Wednesday, August 29, 2018

Please Read Bishop Morlino's Letter

Bishop Morlino's letter on the abuse scandal is very good. (H/T RedState) Here are several highlights:

If you’ll permit me, what the Church needs now is more hatred! As I have said previously, St. Thomas Aquinas said that hatred of wickedness actually belongs to the virtue of charity. As the Book of Proverbs says “My mouth shall meditate truth, and my lips shall hate wickedness (Prov. 8:7).” It is an act of love to hate sin and to call others to turn away from sin.

The summary is the aphorism "Hate the sin; love the sinner," but the people advocating the second often do it at the expense of the first. It is very difficult to say "It's ok to be gay," and condemn the gay lifestyle as gravely sinful and destructive. But it is, and it needs to be done more especially by those who are called as teachers in the Catholic Church.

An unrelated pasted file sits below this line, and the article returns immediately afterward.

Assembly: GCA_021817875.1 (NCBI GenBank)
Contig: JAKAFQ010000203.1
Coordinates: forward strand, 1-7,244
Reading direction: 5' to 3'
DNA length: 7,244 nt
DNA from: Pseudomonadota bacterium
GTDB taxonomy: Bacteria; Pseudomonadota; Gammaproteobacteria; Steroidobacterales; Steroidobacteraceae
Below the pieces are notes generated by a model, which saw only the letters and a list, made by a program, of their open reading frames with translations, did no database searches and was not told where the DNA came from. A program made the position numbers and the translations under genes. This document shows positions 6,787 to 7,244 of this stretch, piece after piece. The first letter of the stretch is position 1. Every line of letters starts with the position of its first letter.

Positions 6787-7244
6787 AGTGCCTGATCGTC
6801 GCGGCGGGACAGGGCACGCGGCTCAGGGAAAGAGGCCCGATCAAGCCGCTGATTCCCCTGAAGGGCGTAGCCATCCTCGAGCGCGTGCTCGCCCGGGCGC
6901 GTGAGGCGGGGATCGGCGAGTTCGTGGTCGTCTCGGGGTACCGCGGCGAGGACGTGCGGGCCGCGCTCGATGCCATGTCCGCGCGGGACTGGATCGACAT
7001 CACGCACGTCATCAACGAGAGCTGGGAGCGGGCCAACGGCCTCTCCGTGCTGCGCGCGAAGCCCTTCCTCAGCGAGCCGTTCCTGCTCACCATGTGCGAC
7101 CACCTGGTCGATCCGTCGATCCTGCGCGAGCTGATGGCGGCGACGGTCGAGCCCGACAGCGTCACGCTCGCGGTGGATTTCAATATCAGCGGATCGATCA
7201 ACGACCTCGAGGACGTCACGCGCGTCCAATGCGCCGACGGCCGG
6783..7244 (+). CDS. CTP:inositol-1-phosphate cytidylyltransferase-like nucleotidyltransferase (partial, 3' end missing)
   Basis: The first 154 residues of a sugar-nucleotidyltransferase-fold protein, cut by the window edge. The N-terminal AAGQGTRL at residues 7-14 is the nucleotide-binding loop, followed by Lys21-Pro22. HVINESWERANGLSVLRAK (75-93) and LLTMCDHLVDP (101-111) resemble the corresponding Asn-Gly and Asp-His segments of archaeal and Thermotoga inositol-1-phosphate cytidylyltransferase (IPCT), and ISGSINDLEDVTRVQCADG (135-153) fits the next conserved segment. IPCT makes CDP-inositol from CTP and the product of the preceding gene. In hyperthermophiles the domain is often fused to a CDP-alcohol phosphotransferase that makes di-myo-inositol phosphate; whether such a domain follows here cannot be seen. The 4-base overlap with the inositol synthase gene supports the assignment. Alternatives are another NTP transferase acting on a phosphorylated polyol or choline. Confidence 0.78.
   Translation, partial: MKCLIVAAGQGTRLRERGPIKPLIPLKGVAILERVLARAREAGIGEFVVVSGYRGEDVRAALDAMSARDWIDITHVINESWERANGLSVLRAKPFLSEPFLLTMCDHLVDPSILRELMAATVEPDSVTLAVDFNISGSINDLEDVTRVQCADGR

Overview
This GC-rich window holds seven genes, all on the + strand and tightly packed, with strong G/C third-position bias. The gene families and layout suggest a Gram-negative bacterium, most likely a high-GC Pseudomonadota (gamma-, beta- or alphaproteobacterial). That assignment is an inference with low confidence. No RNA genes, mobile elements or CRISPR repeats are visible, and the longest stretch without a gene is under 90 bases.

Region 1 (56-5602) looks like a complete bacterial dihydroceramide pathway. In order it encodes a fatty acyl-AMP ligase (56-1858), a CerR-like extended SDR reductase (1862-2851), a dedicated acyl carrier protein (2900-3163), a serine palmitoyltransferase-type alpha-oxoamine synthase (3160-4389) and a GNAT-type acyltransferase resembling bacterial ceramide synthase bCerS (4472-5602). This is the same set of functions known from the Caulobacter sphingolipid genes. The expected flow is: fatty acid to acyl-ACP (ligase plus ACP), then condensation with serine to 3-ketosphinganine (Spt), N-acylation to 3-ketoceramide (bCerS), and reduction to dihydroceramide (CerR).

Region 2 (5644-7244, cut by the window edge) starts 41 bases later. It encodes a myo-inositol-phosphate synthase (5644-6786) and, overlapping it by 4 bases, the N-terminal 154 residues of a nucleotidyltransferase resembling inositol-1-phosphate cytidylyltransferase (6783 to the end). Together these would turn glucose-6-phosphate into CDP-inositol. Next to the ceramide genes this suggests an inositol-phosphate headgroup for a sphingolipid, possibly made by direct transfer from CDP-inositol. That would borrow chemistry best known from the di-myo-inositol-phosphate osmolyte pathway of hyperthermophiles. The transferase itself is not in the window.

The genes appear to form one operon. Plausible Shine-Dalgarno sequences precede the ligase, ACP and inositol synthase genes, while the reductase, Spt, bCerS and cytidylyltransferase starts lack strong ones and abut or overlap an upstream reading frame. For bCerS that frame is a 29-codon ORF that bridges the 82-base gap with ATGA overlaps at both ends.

There has been a great deal of effort to keep separate acts which fall under the category of now-culturally-acceptable acts of homosexuality from the publically-deplorable acts of pedophilia. That is to say, until recently the problems of the Church have been painted purely as problems of pedophilia — this despite clear evidence to the contrary. It is time to be honest that the problems are both and they are more. To fall into the trap of parsing problems according to what society might find acceptable or unacceptable is ignoring the fact that the Church has never held ANY of it to be acceptable — neither the abuse of children, nor any use of one’s sexuality outside of the marital relationship, nor the sin of sodomy, nor the entering of clerics into intimate sexual relationships at all, nor the abuse and coercion by those with authority.

We've known this, and we have constantly received reflexive disdain for pointing it out. From the Catholic League, 2010: "The conventional wisdom maintains there is a pedophilia crisis in the Catholic Church. Popular as this position is, it is empirically wrong: the data show it has been a homosexual crisis all along. The evidence is not ambiguous, though there is a reluctance to let the data drive the conclusion. But that is a function of politics, not scholarship." But so many others have pointed it out. We're called bigots; we've become used to it. We're realists.